*I use homemade self-rising flour because the recipe I received said to use it. It's just 1 c all-purpose flour, 1 1/2 tsp baking powder, 1/2 tsp salt. I don't suppose you have to use self-rising, which some purists may consider cheating, but I figure if you've got it you might as well give your bread every advantage you can.

Now, you'll be wanting recipes. You can Google Amish Friendship Bread Recipe, or you could look up the recipes I've used for Chocolate Bread, Banana Bread, and Plain Sourdough.

Mini Surprise Cookies

Last year, I made a variation of a Snickers Surprise recipe for a church gathering. I was rewarded with oohs and ahhs, and a smattering of questioning on my methods. They're basically miniature candy bars (the "fun" size) rolled into cookie dough and baked. It makes the candy a bit softer, and is a simple way to add a boost to plain old cookie dough. I especially like to use mint chocolate Hershey minis. Yum!

Mini Surprise Cookies

16 Tbsp (2 sticks) softened butter or margarine
1 c creamy peanut butter -- There's a time and a place for chunky peanut butter, and this is neither the time nor the place!
1 c light brown sugar
1 c granulated sugar
2 eggs
1 tsp vanilla
3 1/2 c all-purpose flour
1 tsp baking soda
1 pkg mini candy bars:
Snickers/Milky Way "larger" size, or Milk Chocolate Hershey "smaller" size work fine. Cut Twix in half and lay halves side-by-side.

In an electric mixer, combine butter, peanut butter, brown sugar, and granulated sugar on low until fluffy. Slowly add eggs and vanilla until combined. Slowly add flour, salt, and baking soda. Cover and chill dough for 2-3 hours.

Unwrap minis. Remove dough.

Scoop out one Tablespoon-size ball, adding slightly more for larger minis. (Is that like "jumbo shrimp?") Flatten ball, then form around mini making sure that a good seal is achieved. Place on a greased cookie sheet and bake at 350F for 10-12 minutes. Cool on rack or waxed paper. Makes about 4 dozen.

Sunday, November 2, 2008

Envy, With Side Order Of Pettiness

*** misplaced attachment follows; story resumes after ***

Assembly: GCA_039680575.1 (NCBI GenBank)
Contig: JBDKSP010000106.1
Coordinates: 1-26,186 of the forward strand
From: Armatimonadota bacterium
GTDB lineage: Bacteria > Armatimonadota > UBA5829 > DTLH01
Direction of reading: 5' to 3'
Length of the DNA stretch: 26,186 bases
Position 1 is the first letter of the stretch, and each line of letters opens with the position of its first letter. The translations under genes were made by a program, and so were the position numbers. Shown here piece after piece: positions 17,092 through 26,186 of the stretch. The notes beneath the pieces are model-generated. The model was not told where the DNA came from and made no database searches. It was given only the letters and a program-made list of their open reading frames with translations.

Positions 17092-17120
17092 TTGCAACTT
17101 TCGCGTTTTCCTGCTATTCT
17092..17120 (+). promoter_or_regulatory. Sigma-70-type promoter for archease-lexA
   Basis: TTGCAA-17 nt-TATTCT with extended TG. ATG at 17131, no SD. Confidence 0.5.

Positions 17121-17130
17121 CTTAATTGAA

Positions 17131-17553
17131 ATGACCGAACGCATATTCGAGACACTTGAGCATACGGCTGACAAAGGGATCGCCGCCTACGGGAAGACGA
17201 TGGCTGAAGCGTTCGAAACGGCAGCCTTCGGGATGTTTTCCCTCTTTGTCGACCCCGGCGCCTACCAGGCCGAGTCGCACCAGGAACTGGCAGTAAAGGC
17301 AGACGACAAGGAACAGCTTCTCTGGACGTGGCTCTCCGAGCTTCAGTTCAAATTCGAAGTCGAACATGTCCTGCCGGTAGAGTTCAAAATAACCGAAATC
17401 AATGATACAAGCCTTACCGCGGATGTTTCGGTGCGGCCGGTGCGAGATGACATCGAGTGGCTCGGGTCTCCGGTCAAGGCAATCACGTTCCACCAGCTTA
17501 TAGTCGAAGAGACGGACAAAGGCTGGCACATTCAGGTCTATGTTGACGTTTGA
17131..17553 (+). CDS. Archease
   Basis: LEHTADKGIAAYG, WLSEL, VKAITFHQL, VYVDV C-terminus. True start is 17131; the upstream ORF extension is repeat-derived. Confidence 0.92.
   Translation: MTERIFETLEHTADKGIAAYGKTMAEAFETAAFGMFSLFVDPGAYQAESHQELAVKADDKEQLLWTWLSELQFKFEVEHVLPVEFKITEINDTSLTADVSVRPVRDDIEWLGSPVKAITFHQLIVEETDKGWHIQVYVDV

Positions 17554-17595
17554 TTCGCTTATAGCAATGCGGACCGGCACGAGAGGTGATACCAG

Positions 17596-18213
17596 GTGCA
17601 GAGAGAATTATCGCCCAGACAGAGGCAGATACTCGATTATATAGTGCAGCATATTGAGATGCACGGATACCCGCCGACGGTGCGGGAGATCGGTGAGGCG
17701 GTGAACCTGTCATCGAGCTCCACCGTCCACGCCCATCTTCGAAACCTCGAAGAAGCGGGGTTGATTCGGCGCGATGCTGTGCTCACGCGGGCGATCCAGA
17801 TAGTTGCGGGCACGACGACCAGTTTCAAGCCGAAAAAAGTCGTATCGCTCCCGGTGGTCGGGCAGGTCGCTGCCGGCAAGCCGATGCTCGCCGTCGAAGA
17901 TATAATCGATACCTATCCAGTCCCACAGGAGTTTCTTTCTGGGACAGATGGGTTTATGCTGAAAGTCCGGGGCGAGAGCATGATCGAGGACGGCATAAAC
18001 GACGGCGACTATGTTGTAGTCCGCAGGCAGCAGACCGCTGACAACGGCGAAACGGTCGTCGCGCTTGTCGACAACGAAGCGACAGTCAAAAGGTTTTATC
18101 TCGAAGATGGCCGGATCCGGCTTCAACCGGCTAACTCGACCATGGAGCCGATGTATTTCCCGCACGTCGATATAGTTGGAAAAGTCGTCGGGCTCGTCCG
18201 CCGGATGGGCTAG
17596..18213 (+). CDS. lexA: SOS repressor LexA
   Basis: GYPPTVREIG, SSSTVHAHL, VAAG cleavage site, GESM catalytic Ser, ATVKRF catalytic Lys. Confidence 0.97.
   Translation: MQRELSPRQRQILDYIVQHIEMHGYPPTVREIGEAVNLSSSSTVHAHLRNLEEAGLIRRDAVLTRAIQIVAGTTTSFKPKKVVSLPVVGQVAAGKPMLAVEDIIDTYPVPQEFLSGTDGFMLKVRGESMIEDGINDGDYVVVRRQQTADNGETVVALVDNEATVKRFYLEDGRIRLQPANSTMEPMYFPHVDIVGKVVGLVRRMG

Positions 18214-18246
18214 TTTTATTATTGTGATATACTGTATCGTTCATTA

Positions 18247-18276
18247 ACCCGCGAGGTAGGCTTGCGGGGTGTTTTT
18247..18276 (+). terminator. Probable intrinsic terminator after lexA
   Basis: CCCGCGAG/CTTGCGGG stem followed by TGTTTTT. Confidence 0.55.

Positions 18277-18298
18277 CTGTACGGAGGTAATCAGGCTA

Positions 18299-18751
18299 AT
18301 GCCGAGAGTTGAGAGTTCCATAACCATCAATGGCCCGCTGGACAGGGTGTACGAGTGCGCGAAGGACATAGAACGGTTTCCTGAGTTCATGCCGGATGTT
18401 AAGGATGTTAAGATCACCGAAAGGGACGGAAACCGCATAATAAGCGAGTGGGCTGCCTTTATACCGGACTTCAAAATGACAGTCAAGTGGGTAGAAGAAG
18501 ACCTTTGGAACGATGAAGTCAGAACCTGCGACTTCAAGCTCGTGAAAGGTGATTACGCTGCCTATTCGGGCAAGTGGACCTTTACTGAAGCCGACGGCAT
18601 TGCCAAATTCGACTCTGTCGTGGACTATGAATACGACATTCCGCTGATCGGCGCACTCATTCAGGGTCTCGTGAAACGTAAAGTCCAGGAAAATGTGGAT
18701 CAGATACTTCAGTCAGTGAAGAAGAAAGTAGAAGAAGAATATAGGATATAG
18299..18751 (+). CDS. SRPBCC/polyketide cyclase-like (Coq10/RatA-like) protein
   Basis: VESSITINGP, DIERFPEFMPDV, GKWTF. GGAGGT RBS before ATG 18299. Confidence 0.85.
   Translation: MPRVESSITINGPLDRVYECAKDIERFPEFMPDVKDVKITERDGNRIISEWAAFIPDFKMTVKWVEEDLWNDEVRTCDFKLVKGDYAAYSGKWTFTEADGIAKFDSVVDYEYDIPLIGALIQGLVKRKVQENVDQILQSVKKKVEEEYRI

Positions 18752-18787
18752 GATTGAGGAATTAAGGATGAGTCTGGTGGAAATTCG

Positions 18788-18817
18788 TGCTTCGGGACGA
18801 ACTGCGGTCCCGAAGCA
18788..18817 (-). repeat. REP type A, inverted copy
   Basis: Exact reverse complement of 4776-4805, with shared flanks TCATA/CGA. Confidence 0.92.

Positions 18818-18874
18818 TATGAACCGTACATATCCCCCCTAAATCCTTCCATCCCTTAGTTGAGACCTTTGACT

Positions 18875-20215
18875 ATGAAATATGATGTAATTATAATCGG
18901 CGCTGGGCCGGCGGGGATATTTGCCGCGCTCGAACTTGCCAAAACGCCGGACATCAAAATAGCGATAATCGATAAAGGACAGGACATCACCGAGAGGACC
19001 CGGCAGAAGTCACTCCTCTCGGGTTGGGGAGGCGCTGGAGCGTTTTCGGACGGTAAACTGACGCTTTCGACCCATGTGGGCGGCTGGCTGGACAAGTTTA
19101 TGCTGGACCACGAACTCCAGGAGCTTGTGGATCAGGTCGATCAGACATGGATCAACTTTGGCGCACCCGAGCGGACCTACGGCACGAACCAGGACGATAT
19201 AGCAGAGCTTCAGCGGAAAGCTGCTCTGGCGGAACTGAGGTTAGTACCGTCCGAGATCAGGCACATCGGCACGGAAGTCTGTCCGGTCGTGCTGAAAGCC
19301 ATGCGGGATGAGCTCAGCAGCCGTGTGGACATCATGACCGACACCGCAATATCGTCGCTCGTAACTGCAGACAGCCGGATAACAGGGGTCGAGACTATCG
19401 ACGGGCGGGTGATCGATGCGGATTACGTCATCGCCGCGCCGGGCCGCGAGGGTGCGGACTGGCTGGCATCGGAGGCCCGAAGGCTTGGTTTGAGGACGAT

I bought a new car recently--a nice one. I had been driving the same 1996 bare-bones Saturn SL1 pretty much since we got it in 1997; we got a used Chrysler minivan 6 years ago as the "family car" since we were finding it harder and harder to all fit in the Saturn.

Now this was not a snap decision...Kara and I had been planning it for years. We have kept our credit good--almost to the 800s--have been contributing to Roths and IRAs, and still managed to sock away funds for when the Saturn finally gave out. (And although it didn't actually "give out," it got to the point where it needed new tires, a new e-brake lever, and some rust repairs, all of which totalled more than the blue book value of the car, a whopping $300.) And I had one primary criterion: it must be a convertible. Why? Because.

I have always wanted a convertible. It has been my dream ever since I first got my license--and before--to have a convertible. Yes, I've heard that some leak. Yes, I know that they can be easy to break in to. Yes, I've heard that they can be noisy. But I still wanted one. Haven't you ever wanted something that you know may not really be practical, but wanted it anyway? Real bad? You get my point.

The problem is that my wife is all about the practical. And we've got 3 kids. So those sporty little 2-seaters like a Saturn Sky weren't really even on the table. Okay, so a 4-person convertible: It pretty much had to be a Ford, a Chrysler, a Toyota, a Volvo, or a BMW. The Ford Mustangs leak horribly, and are not super reliable. The Chrysler Sebring suffers much the same problems as the Ford. The Toyota Solara, Volvo C70, and BMW 135i all seemed decent enough; however, the BMW is way out of our price range, and the Solara has a softtop, which is easily broken into and is terribly expensive to repair. And it leaks. In general.

The Volvo was out of our price range too, until we found the perfect deal. We found a silver 2008 (bought originally in October 2007) hardtop, 4-seater convertible with about 10,000 miles on it. Leather seats, good sound system...the works. We worked some negotiation magic--okay, it was Kara, not "we"--and managed to get it to just barely outside our desired price range, but well within our means. After all, we had been planning this for some time, remember...

So the happy couple takes home their new car. Brig is happy because Kara likes tha car, and he gets a way sweet convertible that's safe and gadgety. Kara is happy because Brig is happy, we can afford it, it doesn't have the problem-prone softtop, and it's safe. We're all happy! Then, we start telling people about it.

On the whole, most of my friends have been very excited and happy for me! But a few people have turned...rather catty if I dare say so. Why can't they just be happy for me? No, I didn't just get a raise. No, I'm not made of money, I just keep very careful track of what I have! (Um, Kara keeps careful track. I attempt to keep careful track.) No, I didn't get a Volvo because I only buy fancy-schmancy European cars.

I'm trying not to flaunt it, and I'm really trying not to make anyone feel bad or anything, but I'm happy. One of my lifelong ambitions has been reached and I'm really, genuinely happy. Be happy for me, okay? Or at least, take some age-old advice and "if you can't say anything nice, don't say nothin' at all."